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Bob Ryan

Rondo is capable at controls

Rajon Rondo dishes off despite the defense of Mike Bibby, whom the Celtic point guard got the better of last night. Rajon Rondo dishes off despite the defense of Mike Bibby, whom the Celtic point guard got the better of last night. (Jim Davis/Globe Staff)
Email|Print|Single Page| Text size + By Bob Ryan
Globe Columnist / April 21, 2008

His first playoff game? Really? Sure could have fooled me.

"I was pretty comfortable," said Rajon Rondo. "I just tried to approach it like a regular-season game, but I knew the intensity would be a lot more higher and the crowd would be a lot better."

It was a playoff game, all right, and a lot of people were wondering how he'd fare. There weren't too many folks worrying about Kevin Garnett, Paul Pierce, and Ray Allen, and there weren't too many talking about Kendrick Perkins. The Celtics starter being subjected to the most scrutiny was the 22-year-old point guard, who may have surprised some skeptics with his 15-point, 9-assist, 2-steal playoff debut in the Celtics' 104-81 conquest of the Atlanta Hawks.

"He probably doesn't realize the pressure being put on him by the outside world," surmised Allen.

No Celtic has come farther this year than Rondo, who inherited the starting job when Sebastian Telfair was shipped to the Land of 10,000 Lakes in the Garnett deal. No one knew when the season began exactly what to expect. And after he completed his steady regular season, the questions began anew, the playoffs being the playoffs and all.

But if last night's performance is any indication, it may be time to find some new questions for someone else. Rondo looks as if he can take care of himself.

The lad picked his spots on offense, scoring 12 of those 15 points in two key bursts. The first came in the opening period, when he had three baskets in a minute and a half as the Celtics moved to a 23-10 lead by the time the game was a little over eight minutes old. He started his little run by sneaking past Mike Bibby for an airborne putback. After Allen (18) sank a jumper, Rondo first nailed an 18-footer and then scored on a patented floater in the lane.

The second burst came in the third period when the Celtics appeared to be squandering what had been a comfortable 19-point lead. They were badly in need of a pick-me-up when Rondo simply took control of the game. He started with a 21-footer, followed with an 18-footer, and then, after coming up with a steal, hit a crowd-pleasing fadeaway to send the Celtics into the last period in possession of a relaxing 18-point (73-55) lead.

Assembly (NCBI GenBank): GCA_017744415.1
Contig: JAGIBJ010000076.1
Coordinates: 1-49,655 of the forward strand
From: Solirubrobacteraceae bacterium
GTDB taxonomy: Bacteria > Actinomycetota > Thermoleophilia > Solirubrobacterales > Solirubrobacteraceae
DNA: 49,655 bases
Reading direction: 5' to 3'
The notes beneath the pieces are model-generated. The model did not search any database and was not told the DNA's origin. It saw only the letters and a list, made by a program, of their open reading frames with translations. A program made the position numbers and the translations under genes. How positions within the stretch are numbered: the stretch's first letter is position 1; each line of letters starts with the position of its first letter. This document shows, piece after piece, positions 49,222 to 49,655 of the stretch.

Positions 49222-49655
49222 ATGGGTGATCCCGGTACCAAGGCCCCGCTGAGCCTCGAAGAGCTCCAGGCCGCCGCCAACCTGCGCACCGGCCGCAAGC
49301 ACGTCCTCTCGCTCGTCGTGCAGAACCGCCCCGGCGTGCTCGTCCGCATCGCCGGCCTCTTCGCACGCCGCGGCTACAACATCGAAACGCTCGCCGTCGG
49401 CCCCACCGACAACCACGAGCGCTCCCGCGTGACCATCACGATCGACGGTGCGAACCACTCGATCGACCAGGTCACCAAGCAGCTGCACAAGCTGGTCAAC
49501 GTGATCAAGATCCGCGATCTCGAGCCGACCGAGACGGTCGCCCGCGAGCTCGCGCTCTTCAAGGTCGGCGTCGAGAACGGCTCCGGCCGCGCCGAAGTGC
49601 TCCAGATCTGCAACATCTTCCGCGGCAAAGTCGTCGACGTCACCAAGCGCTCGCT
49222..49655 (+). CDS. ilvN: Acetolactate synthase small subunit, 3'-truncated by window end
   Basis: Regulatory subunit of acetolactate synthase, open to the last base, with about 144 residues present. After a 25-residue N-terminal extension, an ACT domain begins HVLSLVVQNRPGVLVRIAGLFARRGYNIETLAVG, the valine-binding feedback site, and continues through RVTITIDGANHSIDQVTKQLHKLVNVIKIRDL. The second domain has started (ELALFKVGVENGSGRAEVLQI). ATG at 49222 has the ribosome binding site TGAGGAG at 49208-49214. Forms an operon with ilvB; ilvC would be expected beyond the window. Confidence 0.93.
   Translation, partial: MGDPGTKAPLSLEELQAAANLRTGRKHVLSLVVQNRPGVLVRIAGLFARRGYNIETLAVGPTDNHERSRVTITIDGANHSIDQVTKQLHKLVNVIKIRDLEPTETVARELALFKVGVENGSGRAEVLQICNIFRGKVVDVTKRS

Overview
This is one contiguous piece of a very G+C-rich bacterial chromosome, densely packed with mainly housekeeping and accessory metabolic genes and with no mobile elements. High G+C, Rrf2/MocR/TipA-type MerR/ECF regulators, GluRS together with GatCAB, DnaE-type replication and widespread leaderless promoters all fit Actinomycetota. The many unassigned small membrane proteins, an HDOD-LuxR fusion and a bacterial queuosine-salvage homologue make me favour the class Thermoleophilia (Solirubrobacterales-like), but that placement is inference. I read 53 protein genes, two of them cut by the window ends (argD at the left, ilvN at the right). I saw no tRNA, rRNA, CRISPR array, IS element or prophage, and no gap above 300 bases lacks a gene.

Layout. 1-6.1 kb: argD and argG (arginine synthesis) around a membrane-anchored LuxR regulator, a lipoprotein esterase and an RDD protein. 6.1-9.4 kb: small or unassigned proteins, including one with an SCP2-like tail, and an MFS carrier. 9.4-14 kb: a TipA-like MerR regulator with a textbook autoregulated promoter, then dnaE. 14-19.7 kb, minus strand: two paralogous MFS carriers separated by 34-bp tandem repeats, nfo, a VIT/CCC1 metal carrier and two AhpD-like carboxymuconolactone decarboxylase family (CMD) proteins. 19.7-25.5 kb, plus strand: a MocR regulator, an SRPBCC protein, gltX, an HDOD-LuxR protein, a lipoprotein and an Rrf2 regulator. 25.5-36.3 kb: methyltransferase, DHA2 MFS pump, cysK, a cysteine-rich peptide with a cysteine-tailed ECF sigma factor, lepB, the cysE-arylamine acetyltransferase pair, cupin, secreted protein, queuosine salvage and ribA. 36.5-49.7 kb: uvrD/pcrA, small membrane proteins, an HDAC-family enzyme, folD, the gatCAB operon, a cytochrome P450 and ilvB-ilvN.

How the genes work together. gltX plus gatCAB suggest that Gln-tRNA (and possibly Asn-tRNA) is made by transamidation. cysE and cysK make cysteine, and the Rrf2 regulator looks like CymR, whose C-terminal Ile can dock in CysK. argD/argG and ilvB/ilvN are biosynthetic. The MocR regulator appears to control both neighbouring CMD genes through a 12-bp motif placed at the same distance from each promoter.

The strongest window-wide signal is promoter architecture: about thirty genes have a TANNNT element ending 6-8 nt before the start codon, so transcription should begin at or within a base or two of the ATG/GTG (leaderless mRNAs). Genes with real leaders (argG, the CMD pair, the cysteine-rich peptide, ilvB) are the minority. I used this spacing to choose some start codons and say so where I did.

When the season began, who would have imagined a playoff situation in which Rondo would not only recognize a need like this, but would possess the individual scoring ability to make it happen? But it's come to this: No one is surprised when Rondo asserts himself.

Opponents now have to factor Rondo into their game preparation. Everyone always respected his innate athleticism, his exceptional quickness, his long arms, his tremendous hands, and his tenacity on defense. Now they also have to respect his individual offensive package, which includes aggressive, acrobatic drives, sneaky offensive rebounding, and, finally, a demonstrated ability to make those dare-you-to-make-'em jump shots that were the staple of Mo Cheeks's game for many years.

"He puts pressure on you with his speed," said Atlanta coach Mike Woodson. "We were trying to match a bigger guy on Rondo, but he made some shots and we have to live with that. As long as Ray and Paul aren't putting the dagger in you, you have to deal with Rondo making the shots."

"He played well," said Garnett. "He played with a lot of confidence. Before the series, three of us pulled him aside and just gave him some advice. He played with great poise."

As always, Rondo was a major pest at the defensive end. Bibby has been the key to whatever success the Hawks have had in the past month, but last night he shot 2 for 10 in 34 minutes and was never a factor. Rondo wasn't responsible for all of it, but he certainly gets credit for some of it.

The point guard duo of Rondo and Sam Cassell was a big Celtic plus, as the cagey veteran abetted the younger member of the firm with 10 points and an assist. Seven of Cassell's points came in a hilarious second-quarter stretch in which Doc Rivers was trying to remove him from the game.

At that juncture Sam wasn't playing very well, and the mentor decided it was time for a substitution. But Cassell immediately nailed a three, and before there was a stoppage, it was brought to Rivers's attention that a mandatory timeout was looming. When the timeout came, guess who was fouled? Yup, Sam. He made his free throws and then added an 18-footer before Rondo was able to replace him. Call it the best substitution Doc never made.

With 25 points, 10 assists, and those two Rondo steals, Doc had no complaints about his point guards. But Rivers knew he didn't have to worry about Cassell. The great revelation last night was that Rondo played the same outstanding brand of two-way basketball in his first playoff game that he's been playing all year.

"He was at my house yesterday watching Chris Paul," said Allen, "and I know he had to be thinking that he needed to play well for us. He was thinking, 'I want to be better than the guy I'm playing and I want to help us win.' "

He was, and he did.

Bob Ryan is a Globe columnist. His e-mail address is ryan@globe.com.

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